I thought “religious hogwash” was quite popular on this blog? Step forward Ano and Arselan…

  • KingofWelshNoir

    ‘I don’t in the least believe the proneness to unnecessary alarmism is malicious or an evil conspiracy. It is a result of an excessive nannying attitude… ‘

    What about the time Tony Blair sent the tanks to Heathrow? Was that just excessive nannying?

  • Anonymous

    What would the Typhoons do if Russian fighters entered British airspace. Best funny response wins a Typhoon courtesy of HM Government

  • Suhayl Saadi

    Tea, anyone?

    There’s a very good mini-supermarket close to the Vauxhall Tube Station in London. It sells both excellent and cheap brands of tea.

  • Suhayl Saadi

    What’s happened to ‘John Cord’? Popped-up once, issued a threat, then disappeared. Does he sip tea, too? We need to pay attention to Ole John Cord, you know. He sells lots and lots of cheap tea at knock-down prices. Mister Cord does make an exceedingly good cup of tea. There are a number of John Cords extant today, so much so, one might mistake it for a supermarket chain.

    The difference is, Mr Cord’s tea is brewed from blood.

  • Suhayl Saadi

    I’ve always thought that loose tea tasted best. I’ve heard, too that tea-bags are just the gatherings from the floor.

    Does anyone have an opinion on tea?

    Always remember, Mr Cord is listening.

  • MJ

    “Does anyone have an opinion on tea?”

    I’m very partial to Earl Grey. Having a cup now in fact.

  • crusty

    Tea bags could easily be fitted in jet intakes to filter out the volcanic ash particles. If the pilots can avoid flying through rain clouds the tea will still be safe to brew afterward as is not toxic.

  • glenn

    I always go for fair trade tea myself. Same with coffee, as long as it’s reasonably strong. But sorry to digress, we were talking about one’s preference on teabagging, not coffee-making.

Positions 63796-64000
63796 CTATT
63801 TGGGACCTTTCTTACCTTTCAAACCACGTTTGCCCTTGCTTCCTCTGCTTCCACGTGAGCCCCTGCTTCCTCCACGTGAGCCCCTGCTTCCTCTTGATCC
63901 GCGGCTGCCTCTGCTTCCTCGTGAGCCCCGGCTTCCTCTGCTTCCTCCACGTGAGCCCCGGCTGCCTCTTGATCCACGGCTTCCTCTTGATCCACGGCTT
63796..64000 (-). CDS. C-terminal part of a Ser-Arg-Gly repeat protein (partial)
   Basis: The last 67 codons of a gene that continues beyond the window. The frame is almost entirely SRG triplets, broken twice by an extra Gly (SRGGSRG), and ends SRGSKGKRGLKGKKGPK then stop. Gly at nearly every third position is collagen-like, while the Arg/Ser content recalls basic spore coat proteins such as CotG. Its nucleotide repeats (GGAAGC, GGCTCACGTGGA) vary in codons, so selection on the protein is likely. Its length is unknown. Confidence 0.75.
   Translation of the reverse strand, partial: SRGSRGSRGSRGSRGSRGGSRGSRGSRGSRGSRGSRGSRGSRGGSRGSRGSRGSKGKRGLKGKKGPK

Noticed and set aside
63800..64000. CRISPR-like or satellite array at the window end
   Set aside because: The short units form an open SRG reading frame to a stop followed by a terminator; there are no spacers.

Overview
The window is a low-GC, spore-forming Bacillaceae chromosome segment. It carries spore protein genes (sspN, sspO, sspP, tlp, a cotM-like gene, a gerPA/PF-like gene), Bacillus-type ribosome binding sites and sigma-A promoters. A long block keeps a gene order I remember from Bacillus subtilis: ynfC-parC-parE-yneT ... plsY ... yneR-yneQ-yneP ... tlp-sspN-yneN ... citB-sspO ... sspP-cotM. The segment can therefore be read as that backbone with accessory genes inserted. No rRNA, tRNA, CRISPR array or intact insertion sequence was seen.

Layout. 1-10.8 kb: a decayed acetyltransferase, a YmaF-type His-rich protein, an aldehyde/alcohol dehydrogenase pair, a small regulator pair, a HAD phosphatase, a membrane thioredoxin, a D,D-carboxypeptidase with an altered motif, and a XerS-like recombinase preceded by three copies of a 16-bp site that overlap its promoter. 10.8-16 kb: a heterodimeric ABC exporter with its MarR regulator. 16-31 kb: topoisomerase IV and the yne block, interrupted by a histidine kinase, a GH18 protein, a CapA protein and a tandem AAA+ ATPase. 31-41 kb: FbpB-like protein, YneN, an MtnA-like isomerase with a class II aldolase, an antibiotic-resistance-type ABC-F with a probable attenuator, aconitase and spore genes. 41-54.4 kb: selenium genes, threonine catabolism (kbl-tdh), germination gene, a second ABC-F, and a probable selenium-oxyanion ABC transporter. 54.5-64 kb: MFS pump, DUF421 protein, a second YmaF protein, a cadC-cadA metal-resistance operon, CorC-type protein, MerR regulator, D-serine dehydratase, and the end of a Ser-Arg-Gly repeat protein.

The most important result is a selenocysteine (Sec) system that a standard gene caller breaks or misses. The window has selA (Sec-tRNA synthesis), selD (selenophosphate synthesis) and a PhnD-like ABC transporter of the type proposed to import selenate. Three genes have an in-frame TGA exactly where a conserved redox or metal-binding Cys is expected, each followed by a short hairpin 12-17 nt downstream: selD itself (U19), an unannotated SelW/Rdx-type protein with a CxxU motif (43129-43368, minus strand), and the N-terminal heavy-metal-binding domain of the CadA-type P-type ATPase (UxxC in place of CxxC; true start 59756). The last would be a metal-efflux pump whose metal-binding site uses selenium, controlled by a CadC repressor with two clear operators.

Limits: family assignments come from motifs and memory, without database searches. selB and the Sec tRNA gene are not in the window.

• Anonymous

    Coffee is a holy drink for us Muslims.

    Legion has it that a saint found it difficult to pray during the nights, in a dream he was told that if he makes a drink out of the fruit of the coffee plant and drink it, he would be able to pray all night.

    It is why the Malaysia/Indonesia converted to Islam.

    A Yemeni trader sailed to make contracts to sell coffee. after making the contracts he went back to Yemen to collect the coffee which he has sold. When he returned to Malaysia, coffee prices had gone up by a lot so people assumed he would break the contract and charge a higher price. He refused and sold the coffee at the agreed price. His customers asked him why he was doing this and he said Islam doesn’t allow him to break contracts.

    People asked him about his religion and converted. the King of the area found out about the incident and asked him about what happened and Islam, so he told the king about Islam and the king converted. Overtime the population and neighbouring kingdoms followed.

    I personally don’t like coffee myself, I’m a tea drinker.

  • Neil Craig

    “The whole aim of practical politics is to keep the populace alarmed (and hence clamorous to be led to safety) by menacing it with an endless series of hobgoblins, all of them imaginary.”Henry Louis Mencken..